Winner, Winner, Chicken Dinner

Winner, Winner Chicken Dinner 2Hugh Griffin is on the cusp of a secret that will change the path of John Welles’s life forever. The unspoken shared knowledge exists between Hugh and his daughter, Garland, who John loves dearly. The once competitive pair has become quite close although for different reasons. Their relationship reaches its pinnacle in the summer of 1929 when she invites him to her home to visit her father, Hugh.

The retired Lutheran pastor welcomes his daughter and her boyfriend with abundant graciousness. Hugh is the type of man who lives a simple life with excellence. His cooking is homey, delicious, and prepared with love. For the special meal, he takes a little extra time with the otherwise ordinary dish of roasted chicken.

The following recipe is the one I had in mind for Hugh to prepare when John and Garland visited. The extra steps of spatchcocking and marinating the chicken are simple and go a long way to making the humble roast chicken juicy and tender. Besides, half the fun of spatchcocking a chicken is saying the word spatchcock. While I could describe this process to you, it’s much simpler to direct you to a website on Spatchcocking a Chicken. Once you’ve spatchcocked your chicken, proceed with the following recipe.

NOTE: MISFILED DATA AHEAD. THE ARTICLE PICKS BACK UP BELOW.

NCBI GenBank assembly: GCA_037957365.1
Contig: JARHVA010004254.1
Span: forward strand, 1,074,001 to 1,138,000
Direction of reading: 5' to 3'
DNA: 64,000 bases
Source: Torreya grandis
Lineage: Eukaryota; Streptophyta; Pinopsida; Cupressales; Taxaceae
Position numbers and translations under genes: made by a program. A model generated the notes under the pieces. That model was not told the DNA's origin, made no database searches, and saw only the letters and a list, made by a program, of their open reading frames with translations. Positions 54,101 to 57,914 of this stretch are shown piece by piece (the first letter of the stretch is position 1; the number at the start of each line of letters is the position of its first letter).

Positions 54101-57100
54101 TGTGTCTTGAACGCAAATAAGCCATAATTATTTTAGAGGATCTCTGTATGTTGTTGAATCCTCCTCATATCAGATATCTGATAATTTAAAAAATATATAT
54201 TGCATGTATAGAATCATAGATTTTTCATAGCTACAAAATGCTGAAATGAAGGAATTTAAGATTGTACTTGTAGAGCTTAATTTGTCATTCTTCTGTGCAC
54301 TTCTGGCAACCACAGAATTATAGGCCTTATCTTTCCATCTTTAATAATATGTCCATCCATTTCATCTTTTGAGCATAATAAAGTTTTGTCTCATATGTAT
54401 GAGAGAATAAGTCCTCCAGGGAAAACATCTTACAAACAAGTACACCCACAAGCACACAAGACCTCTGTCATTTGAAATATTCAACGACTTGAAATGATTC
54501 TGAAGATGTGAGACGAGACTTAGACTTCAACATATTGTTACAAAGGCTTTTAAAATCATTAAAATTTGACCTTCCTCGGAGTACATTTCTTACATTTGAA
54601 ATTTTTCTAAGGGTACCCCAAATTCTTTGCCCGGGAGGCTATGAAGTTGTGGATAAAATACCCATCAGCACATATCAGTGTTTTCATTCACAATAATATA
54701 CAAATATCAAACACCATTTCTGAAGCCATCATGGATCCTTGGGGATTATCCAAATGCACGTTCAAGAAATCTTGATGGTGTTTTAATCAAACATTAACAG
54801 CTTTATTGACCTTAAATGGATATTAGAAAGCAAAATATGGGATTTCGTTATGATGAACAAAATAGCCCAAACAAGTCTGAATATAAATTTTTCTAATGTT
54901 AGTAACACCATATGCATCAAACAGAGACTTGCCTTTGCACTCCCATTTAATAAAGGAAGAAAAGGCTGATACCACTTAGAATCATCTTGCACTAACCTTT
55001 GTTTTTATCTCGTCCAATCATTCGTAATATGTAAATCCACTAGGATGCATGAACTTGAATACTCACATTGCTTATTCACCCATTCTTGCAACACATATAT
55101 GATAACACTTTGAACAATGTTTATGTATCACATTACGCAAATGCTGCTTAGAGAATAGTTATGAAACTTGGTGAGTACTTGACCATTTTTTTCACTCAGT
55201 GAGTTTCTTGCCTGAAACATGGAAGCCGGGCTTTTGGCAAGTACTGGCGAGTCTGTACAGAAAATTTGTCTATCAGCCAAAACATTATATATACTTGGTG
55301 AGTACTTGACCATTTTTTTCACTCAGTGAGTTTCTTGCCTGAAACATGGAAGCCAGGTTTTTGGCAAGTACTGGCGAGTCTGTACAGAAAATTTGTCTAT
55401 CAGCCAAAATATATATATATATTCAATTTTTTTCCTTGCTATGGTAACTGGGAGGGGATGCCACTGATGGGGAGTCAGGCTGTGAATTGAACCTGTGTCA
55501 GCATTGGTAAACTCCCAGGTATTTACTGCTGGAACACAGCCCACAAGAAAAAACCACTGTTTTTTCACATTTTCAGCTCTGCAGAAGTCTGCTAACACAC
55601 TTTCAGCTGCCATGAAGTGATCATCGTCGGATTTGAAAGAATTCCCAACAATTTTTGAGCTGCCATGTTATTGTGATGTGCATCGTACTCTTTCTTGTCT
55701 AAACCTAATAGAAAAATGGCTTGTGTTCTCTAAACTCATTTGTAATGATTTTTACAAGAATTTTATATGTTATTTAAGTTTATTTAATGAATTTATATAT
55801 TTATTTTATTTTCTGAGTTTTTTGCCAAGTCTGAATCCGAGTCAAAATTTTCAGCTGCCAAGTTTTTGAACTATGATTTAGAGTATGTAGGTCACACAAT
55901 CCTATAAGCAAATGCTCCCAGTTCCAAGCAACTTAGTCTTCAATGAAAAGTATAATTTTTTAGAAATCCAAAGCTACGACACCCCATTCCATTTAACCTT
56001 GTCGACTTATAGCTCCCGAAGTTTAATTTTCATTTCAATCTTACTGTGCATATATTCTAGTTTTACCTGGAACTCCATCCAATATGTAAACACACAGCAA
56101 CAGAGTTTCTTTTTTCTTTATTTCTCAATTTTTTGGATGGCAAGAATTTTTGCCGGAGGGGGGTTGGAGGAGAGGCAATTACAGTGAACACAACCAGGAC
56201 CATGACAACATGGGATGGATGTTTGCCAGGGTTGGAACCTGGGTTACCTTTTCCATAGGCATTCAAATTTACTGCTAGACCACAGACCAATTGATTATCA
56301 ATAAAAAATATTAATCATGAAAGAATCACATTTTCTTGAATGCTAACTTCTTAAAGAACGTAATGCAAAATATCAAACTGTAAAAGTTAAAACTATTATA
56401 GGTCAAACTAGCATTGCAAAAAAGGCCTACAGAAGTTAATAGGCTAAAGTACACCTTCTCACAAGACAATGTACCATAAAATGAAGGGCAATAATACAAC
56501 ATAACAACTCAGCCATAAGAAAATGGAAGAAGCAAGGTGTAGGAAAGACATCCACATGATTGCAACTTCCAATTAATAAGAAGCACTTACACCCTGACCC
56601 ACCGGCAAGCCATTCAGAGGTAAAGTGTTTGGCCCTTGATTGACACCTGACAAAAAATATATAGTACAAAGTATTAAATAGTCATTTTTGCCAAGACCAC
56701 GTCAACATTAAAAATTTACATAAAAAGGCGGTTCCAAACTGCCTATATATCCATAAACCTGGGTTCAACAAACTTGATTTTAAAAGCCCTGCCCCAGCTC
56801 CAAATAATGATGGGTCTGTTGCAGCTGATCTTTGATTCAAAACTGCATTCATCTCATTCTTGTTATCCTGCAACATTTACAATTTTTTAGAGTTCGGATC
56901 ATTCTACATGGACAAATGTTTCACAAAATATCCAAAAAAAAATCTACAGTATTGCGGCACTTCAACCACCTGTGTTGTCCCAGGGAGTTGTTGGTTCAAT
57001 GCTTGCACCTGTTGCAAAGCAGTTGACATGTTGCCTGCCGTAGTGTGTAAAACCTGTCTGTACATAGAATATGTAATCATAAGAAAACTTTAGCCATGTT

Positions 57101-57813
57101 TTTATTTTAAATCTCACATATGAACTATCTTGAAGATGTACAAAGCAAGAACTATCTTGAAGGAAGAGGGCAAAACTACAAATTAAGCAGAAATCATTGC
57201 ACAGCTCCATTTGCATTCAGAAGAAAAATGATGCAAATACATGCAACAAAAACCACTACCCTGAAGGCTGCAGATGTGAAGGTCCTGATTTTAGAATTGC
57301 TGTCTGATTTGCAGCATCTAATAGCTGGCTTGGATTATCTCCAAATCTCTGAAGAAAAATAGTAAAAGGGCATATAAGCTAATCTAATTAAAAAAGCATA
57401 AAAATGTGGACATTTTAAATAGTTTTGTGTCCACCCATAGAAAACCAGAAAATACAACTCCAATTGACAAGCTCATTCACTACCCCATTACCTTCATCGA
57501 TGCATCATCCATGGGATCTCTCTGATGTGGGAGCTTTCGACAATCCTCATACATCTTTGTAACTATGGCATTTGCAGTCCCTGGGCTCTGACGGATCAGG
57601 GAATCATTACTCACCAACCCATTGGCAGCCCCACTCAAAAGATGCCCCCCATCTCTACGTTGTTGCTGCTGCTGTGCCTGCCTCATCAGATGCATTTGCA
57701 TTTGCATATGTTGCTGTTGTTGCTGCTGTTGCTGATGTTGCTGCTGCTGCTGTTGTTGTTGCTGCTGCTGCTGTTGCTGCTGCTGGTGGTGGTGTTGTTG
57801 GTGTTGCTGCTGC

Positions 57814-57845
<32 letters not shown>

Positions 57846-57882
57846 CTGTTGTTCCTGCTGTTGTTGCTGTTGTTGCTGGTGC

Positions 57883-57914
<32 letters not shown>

1 4-pound chicken, spatchcocked


2 c buttermilk

¼ c plus 2 T olive oil

4 cloves garlic, pressed

1 T ground peppercorns (I used quad-colored peppercorns)

1 T sea salt

2 T rosemary

1 T honey

Mix the buttermilk, ¼ c olive oil, garlic, pepper, sea salt, rosemary, and honey in a bowl. Whisk thoroughly. Pour the mixture over the spatchcocked chicken in a baking dish to be covered with plastic wrap or place the marinade and chicken in a freezer bag and seal tightly. Refrigerate overnight or up to two days.